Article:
Endodontic treatment is one of the most common procedures.
If the dental pulp (nerves, arterioles, venules, lymphatic tissue, and fibrous tissue) becomes diseased or injured, endodontic treatment is required to save the tooth.
Root canal treatment is a dental procedure used to treat infected tooth pulp that would be otherwise extracted. The pulp is the soft tissue core of the tooth which contains nerves, blood supply, and connective tissue necessary for tooth health. This is usually caused when bacteria enter the pulp through a deep cavity or failed filling.
Root canal treatment is required when the dental pulp is irreversibly damaged and involves both coronal and apical pulp. Root canal treatment can also be carried out on teeth with doubtful pulpal state before placing post-retained crowns and overdentures. Root canal therapy is not only performed when pain relief from an infected or inflamed pulp is required. It is also done to prevent adverse signs and symptoms from the surrounding sequelae and promote the healing and repair of the surrounding periradicular tissues. An example of this is if there is trauma to a front tooth that has caused it to be avulsed from the bony socket; endodontic treatment is required following re-implantation to preserve the aesthetics and function of the tooth, even though there may be no adverse symptoms of the dental pulp, or pain present at the time.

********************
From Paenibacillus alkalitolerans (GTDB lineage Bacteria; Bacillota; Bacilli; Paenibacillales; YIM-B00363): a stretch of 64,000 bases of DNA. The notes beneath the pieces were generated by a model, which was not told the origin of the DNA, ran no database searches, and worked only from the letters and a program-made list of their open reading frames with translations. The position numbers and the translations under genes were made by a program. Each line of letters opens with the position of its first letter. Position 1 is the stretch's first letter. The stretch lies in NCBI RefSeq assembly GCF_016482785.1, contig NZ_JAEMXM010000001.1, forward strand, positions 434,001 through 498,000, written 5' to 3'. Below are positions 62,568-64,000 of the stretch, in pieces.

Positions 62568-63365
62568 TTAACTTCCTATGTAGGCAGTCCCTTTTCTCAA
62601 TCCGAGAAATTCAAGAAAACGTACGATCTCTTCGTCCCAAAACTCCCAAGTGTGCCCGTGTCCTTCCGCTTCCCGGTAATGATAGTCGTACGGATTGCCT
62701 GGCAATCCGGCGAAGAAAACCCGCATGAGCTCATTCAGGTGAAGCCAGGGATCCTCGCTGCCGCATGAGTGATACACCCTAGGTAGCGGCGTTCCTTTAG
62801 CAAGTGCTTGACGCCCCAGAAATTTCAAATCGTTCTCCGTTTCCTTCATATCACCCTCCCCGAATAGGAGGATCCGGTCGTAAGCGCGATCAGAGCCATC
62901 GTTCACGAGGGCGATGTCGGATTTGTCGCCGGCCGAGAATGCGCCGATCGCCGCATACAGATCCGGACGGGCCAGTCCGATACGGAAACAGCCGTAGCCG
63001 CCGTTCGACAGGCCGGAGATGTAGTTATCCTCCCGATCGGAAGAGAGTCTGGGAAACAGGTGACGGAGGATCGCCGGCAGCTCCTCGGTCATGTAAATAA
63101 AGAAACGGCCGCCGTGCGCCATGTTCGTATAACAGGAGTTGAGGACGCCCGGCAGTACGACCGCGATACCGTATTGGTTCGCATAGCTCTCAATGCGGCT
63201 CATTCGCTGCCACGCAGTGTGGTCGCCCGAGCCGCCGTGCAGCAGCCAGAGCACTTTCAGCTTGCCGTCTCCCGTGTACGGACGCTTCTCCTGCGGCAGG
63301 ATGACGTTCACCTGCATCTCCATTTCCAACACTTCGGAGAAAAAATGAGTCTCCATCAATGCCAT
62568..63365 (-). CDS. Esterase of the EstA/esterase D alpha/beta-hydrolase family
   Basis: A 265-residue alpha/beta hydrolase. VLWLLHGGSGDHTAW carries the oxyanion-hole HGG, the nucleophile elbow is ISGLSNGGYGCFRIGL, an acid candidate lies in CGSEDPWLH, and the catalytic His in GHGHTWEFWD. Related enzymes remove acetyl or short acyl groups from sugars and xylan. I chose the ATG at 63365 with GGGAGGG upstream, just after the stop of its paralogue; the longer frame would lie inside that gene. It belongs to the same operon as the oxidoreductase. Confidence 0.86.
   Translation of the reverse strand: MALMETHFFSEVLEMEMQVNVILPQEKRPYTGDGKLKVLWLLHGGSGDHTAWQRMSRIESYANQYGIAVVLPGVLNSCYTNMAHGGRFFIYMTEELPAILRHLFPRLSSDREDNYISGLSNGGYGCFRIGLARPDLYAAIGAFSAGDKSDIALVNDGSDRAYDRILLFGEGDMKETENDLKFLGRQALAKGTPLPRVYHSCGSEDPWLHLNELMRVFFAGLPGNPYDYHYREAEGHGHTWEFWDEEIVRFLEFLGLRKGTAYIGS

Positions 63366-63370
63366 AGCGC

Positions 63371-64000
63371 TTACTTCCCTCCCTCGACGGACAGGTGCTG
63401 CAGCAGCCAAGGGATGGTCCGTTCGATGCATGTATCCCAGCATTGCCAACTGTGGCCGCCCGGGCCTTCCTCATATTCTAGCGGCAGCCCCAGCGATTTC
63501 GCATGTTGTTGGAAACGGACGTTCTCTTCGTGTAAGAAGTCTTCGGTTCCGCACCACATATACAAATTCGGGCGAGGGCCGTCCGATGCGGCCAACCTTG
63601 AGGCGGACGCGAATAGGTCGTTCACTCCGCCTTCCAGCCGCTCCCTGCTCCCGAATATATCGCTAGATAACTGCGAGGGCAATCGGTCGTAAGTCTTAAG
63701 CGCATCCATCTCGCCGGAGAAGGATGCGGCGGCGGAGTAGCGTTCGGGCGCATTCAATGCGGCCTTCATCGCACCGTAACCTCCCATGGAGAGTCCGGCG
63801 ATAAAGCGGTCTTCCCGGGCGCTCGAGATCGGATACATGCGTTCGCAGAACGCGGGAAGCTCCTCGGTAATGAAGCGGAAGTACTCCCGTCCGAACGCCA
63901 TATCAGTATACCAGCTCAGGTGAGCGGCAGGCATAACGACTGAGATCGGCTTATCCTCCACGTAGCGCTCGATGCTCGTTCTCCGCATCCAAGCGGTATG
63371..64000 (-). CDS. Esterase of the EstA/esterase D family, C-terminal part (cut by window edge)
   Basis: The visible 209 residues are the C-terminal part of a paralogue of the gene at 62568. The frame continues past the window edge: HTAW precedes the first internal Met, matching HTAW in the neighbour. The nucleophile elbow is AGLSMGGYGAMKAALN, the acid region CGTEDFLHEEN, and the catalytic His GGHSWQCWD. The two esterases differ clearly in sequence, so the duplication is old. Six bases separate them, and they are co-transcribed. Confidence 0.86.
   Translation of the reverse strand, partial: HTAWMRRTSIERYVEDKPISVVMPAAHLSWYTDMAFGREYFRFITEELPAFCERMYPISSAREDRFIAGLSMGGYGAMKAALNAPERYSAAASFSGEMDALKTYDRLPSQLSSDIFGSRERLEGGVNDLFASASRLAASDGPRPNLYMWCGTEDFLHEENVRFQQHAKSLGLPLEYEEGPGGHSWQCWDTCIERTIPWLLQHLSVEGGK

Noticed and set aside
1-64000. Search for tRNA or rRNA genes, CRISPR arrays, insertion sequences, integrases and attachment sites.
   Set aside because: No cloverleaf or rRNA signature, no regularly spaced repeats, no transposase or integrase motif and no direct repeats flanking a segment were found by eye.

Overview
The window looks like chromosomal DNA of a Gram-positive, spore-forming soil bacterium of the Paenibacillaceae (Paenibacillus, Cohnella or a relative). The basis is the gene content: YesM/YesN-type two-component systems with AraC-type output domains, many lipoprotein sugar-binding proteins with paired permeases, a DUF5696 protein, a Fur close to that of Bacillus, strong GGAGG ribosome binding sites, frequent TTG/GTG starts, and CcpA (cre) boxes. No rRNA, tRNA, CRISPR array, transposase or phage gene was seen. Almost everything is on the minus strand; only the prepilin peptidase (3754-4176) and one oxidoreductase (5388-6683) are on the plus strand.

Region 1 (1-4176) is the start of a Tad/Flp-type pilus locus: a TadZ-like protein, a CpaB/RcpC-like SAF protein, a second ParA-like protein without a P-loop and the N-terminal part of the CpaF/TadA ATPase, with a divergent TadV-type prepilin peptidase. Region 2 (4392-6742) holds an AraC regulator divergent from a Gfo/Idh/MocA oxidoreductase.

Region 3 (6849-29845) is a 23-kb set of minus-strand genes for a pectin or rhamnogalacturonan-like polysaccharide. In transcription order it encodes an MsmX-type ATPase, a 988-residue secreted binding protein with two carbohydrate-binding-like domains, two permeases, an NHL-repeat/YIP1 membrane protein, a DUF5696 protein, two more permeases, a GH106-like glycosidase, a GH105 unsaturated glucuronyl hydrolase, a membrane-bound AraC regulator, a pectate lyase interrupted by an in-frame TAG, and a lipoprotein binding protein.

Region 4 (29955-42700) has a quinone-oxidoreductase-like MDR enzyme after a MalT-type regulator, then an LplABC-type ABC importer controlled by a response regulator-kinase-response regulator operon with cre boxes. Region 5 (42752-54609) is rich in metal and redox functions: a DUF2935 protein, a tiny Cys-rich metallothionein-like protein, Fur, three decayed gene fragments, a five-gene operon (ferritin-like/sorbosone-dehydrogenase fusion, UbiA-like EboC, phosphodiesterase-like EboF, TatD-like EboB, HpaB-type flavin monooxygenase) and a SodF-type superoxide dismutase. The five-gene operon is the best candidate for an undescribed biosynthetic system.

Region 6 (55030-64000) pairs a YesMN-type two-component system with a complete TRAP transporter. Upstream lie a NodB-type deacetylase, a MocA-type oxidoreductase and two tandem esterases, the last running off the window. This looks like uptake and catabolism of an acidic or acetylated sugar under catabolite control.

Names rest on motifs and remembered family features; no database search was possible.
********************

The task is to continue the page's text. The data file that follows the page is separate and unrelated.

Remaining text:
Root canal treatment involves:
- Removing the damaged and infected pulp
- Shaping the entire root canal system
- Cleaning and disinfecting the entire root canal system
- Filling and sealing the root canal system
- Placing a direct restoration such as a composite filling or indirect restoration such as a crown
An apicoectomy is a surgical procedure through which the apex of a root is resected, and a root-end filling is placed, preventing bacterial leakage into the root canal system from the periradicular tissues. A microsurgical technique is used to carry out apicectomy, which improves post-operative healing. An apicoectomy can be carried out when a previous root canal treatment fails, and re-root canal treatment is not possible. This may be a result of anatomical features, such as root dilaceration, which can compromise the completion of cleaning and obturating the root canal system. Procedural errors including ledges or perforations may also be indications for an apicectomy.